Document referenceHRA
Level of description Fonds
TitleHughesovka Research Archive
Date1896-2006
Creator(s)The Glamorgan Record Office
BackgroundJohn Hughes was born in Merthyr Tydfil about 1815, the son of an engineer at the Cyfarthfa Ironworks. John worked at Cyfarthfa and then the Ebbw Vale works before moving in the early 1840s to the Uskside Engineering Works in Newport. By the early 1860s, he was a member of the Board of the Millwall Engineering and Shipbuilding Company in London. In 1868 John Hughes took up a concession from the Russian Imperial government – eager to develop the country’s heavy industry - to develop iron and steel works in the Ukraine. He set up the New Russia Company Ltd., and in the 1870s established on the Ukrainian steppes a large and self-sufficient industrial complex which included blast furnaces, collieries and iron ore mines.
Over the next twenty years, the works prospered and expanded, and a town – Hughesovka – grew up around it. By the end of the nineteenth century, the works was the largest in the Russian Empire. Hughes was accompanied to the Ukraine by his wife and family. After his death in 1889, his four sons, John James, Arthur David, Ivor Edward and Albert Llewellyn, took over the running of the company. Hughes took with him a number of skilled men, many from Wales. Many of these men settled in Hughesovka, bringing out their wives and families. Over the years, although a Russian workforce was trained by the company, skilled workers from the United Kingdom continued to be employed, and many technical, engineering and managerial positions were filled by British (and especially Welsh) emigrants. A thriving expatriate community was established, living in good quality company housing, and provided with an English school and an Anglican church. Life could be hard, with very cold winters, hot summers, and occasional cholera epidemics, but some families remained in Hughesovka for many years.
The Bolshevik revolution of 1917 brought the Hughes family connection with the works to a close and the Hughes family and most of the British workers returned to Britain. The works were taken over by the Bolsheviks in 1919, and the town was renamed first Stalino, in 1924, and then Donetsk in 1961. The works survived and prospered, and Donetsk is still a major centre of metallurgical industries. A few of the British workers had remained in 1917, and their descendents still live in Donetsk
DescriptionThe Hughesovka Research Archive is a collection in the true archival sense – material brought together from a number of different sources, all relating to one theme. It comprises about 75 different archival fonds, and includes material relating to: • the British and Welsh families who lived in Hughesovka, and their descendants; • John Hughes and his descendants; • the New Russia Company established by John Hughes, and the Hughesovka works and collieries; • a visit made by Hughes and other family descendants to Donetsk, 1990, accompanied by Susan Edwards; • research carried out by the Glamorgan Record Office, including copies of journal articles, and genealogical research material; • activities of the GRO to publicise the collection – in particular, a major exhibition (1991), publication of a booklet (1992) and a research visit made by Susan Edwards to Ukraine and Russia (1992); • Copies of Hughesovka-related material held in Donetsk Archives and Museum; It contains both original and copy material, including material copied from originals held by other repositories, both in the UK and in Russia and the Ukraine, and relevant copies of articles in journals and newspapers. The collection illustrates the achievements of one of the highly skilled Welsh emigrants who founded and developed industries around the world. It is indeed a useful comparator to other Welsh enterprises abroad – the Welsh colony in Patagonia for example - and an indication of the strength of Welsh industrial enterprise. The main strength of the collection lies in the light it throws on the members of the expatriate community in Hughesovka, but it also contains material relating to the career of John Hughes, to the New Russia Company and to the works, including some technical information. It is particularly strong in photographic material, including numerous photographs of the town and works, and of the British families. It also includes a number of photographs of present-day Donetsk.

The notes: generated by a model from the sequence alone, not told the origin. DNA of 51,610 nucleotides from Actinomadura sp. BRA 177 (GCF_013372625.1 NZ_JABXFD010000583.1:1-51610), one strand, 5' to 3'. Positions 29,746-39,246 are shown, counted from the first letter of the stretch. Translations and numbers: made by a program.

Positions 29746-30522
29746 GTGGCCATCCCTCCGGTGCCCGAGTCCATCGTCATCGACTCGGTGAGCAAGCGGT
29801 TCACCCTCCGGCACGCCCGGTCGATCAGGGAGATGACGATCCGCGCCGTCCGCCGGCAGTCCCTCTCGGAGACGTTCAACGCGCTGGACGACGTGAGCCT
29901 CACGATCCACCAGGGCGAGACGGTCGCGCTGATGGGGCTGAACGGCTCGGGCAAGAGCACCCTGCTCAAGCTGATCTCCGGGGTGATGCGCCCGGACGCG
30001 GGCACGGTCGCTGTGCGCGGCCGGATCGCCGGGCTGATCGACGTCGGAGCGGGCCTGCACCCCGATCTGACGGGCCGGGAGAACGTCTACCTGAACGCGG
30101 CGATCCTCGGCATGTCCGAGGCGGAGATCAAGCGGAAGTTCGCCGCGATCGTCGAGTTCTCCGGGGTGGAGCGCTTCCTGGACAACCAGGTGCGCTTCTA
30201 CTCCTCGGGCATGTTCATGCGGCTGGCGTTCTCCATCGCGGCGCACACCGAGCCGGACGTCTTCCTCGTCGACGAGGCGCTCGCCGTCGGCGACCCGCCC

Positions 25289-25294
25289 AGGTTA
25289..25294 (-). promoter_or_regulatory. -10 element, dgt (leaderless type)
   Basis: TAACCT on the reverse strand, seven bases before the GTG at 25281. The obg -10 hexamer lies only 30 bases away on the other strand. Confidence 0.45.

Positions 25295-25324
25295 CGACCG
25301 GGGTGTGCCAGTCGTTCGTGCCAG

Copies of a small amount of the material are held elsewhere. This is noted for each sub-fonds, where applicable.
LanguageEnglish
Russian
Extent6 standard boxes, 3 outsize boxes, 1 file
Physical characteristicsMost in good condition, but some items in poor condition
AppraisalAll records which meet the collection policy of the Glamorgan Archives have been retained.
Source of AcquisitionThe collection consists of a large number of different deposits from individual depositors (mostly descendents of the Hughes family and other Hughesovka residents), together with material collected in the course of research into the history of Hughesovka or as a result of the publicity activities of the Glamorgan Record Office.
Finding AidsDetailed list available for most of the collection. Two outsize boxes of material, mostly ephemera, remain unappraised and uncatalogued.
Access statusNo restrictions.
Conditions of accessNo restrictions.
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